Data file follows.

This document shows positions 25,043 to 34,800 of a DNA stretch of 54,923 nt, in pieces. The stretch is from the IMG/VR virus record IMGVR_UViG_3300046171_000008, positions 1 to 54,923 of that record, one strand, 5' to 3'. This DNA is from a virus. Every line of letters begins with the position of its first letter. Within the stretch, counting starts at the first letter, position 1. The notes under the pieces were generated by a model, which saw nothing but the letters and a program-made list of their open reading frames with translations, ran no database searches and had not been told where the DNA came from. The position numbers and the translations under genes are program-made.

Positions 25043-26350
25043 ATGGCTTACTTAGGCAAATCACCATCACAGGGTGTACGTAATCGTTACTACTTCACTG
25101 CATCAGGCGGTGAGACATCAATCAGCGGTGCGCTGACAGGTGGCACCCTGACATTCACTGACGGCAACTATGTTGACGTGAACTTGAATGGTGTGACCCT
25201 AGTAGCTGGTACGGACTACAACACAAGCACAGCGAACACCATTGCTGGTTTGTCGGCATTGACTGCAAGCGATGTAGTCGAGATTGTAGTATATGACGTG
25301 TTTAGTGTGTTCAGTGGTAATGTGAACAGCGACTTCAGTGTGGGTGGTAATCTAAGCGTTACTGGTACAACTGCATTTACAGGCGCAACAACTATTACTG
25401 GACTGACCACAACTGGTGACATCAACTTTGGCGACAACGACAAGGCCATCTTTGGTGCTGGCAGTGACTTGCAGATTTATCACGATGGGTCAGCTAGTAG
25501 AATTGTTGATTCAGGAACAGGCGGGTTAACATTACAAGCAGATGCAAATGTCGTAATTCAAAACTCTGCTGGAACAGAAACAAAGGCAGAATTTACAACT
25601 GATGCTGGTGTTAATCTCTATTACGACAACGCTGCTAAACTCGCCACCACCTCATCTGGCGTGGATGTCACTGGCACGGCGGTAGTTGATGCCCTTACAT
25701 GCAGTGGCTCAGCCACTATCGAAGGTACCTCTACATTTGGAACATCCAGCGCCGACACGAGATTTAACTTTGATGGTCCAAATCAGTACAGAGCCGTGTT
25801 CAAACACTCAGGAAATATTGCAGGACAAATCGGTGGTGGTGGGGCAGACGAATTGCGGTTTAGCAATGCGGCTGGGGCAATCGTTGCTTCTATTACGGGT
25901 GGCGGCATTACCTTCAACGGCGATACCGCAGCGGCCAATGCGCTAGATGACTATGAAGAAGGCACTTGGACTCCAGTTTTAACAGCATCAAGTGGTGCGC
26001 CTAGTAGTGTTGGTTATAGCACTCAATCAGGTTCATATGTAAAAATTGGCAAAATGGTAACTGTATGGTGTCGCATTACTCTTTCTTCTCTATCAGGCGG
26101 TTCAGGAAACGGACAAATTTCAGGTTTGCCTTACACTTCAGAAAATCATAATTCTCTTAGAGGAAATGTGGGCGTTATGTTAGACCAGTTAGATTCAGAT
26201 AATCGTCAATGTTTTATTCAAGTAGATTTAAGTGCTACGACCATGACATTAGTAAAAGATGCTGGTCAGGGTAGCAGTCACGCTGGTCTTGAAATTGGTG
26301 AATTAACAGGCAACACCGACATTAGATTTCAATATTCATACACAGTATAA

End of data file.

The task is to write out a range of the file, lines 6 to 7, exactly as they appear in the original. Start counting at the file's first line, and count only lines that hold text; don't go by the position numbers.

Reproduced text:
25301 TTTAGTGTGTTCAGTGGTAATGTGAACAGCGACTTCAGTGTGGGTGGTAATCTAAGCGTTACTGGTACAACTGCATTTACAGGCGCAACAACTATTACTG
25401 GACTGACCACAACTGGTGACATCAACTTTGGCGACAACGACAAGGCCATCTTTGGTGCTGGCAGTGACTTGCAGATTTATCACGATGGGTCAGCTAGTAG